Public Release: 

Sight-saving imaging technology secures funding

University of Liverpool


IMAGE: This is an image of comparative OTC scans. view more 

Credit: Department of Eye and Vision Science, University of Liverpool.

Staff at the University of Liverpool's Department of Eye & Vision Science have been awarded £1.3 million by the National Institute for Health Research's (NIHR) Intervention for Innovation (i4i) programme to develop a state-of-the-art Ultra-Sensitive Optical Coherence Tomography (Ultra-OCT) system.

The Ultra-OCT is intended to revolutionise the way corneal eye conditions are detected, diagnosed and managed.

The best commercially available OCT machines have a resolution of no more than 4 micrometres, but the Liverpool team's system has a far superior resolution of 2 micrometres and can scan 1,000 times faster.

This means that doctors using the Ultra-OCT will be presented with a non-invasive, safe, cross-sectional view of a cornea - a virtual biopsy - while patients will benefit from earlier disease detection, more accurate monitoring of their eyes and personalised management of their conditions.

The award will fund the development of a clinical prototype, produced in collaboration with colleagues in the University's Electrical Engineering & Electronics department. It will then be tested with patients at St Paul's Eye Unit at the Royal Liverpool University Hospital, while The Centre for Health Economics & Medicines Evaluation (CHEME) at Bangor University will assess its cost effectiveness for possible future NHS use.

The NIHR has previously funded a lab-based prototype of the system, which with its fast, precise and accurate automated analysis tools performed exceptionally well when scanning donated human eye tissue. The multi-disciplinary team, led by Dr Yalin Zheng, is confident that the clinical prototype will do the same.

Dr Zheng said: "OCTs have already transformed the way we diagnose and treat eye conditions, but our aim is to develop a system which will take that to the next level. By adopting a different approach to other systems on the market we are developing an OCT scanner which offers superior scanning technology and wide applicability, while also being commercially viable."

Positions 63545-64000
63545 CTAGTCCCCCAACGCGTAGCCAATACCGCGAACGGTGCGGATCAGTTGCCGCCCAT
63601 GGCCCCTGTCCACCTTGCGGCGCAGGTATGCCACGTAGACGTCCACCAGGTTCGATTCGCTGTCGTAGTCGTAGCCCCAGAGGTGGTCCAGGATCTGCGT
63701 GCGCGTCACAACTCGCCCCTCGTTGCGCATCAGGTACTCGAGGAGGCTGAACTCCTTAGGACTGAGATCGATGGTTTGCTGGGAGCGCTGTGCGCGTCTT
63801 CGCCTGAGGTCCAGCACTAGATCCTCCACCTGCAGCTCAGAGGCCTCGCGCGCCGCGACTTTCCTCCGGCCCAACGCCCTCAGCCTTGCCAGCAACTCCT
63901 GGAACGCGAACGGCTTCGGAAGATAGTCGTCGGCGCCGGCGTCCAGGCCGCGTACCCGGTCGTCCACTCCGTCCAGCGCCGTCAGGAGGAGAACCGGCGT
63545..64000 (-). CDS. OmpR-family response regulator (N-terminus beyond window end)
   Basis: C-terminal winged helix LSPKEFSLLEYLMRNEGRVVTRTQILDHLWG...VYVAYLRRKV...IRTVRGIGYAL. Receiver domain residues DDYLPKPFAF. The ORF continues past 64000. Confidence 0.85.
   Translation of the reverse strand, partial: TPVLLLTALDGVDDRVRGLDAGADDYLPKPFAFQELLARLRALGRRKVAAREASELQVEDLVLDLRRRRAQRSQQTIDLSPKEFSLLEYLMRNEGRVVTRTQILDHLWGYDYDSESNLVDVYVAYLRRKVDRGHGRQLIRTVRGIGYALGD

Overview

Notes for editors

The Department of Eye & Vision Science is part of the Institute of Ageing & Chronic Disease at the University of Liverpool. The department is working to transform understanding of the eye and the process of 'seeing'. Scientists, engineers and clinicians work from cornea to cortex, and from bench to bedside, to uncover how basic mechanisms, processes and structures relate to vision. This work is having life-changing results for patients of all ages right across the globe.

The University of Liverpool is one of the UK's leading research institutions with an annual turnover of £480 million, including £102 million for research. Visit or follow us on twitter at:

St Paul's Eye Unit at the Royal Liverpool University Hospital provides a world renowned ophthalmic research and clinical service not only to the local community of Liverpool but also to regional, national and international referrals. The internationally recognised team of specialist ophthalmologists has expertise in a wide variety of eye conditions including diabetic retinopathy, glaucoma, keratoconus, age related macular degeneration and ocular oncology, and are engaged in ground breaking clinical research in partnership with the University of Liverpool.

The Centre for Health Economics & Medicines Evaluation (CHEME) at Bangor University is one of the leading health economics centres in the UK. The Centre is active across a range of health economic and medicines evaluation research activities. CHEME contributed to the University's highest ranked unit of assessment in the 2014 Research Excellence Framework, with 95% of outputs being world leading and internationally excellent. CHEME has a track record in publishing economic studies on intervention to prevent and manage sight loss. Visit or follow us on twitter at:

The National Institute for Health Research (NIHR): improving the health and wealth of the nation through research. Established by the Department of Health, the NIHR:

  • funds high quality research to improve health
  • trains and supports health researchers
  • provides world-class research facilities
  • works with the life sciences industry and charities to benefit all
  • involves patients and the public at every step
For further information, visit the NIHR website.

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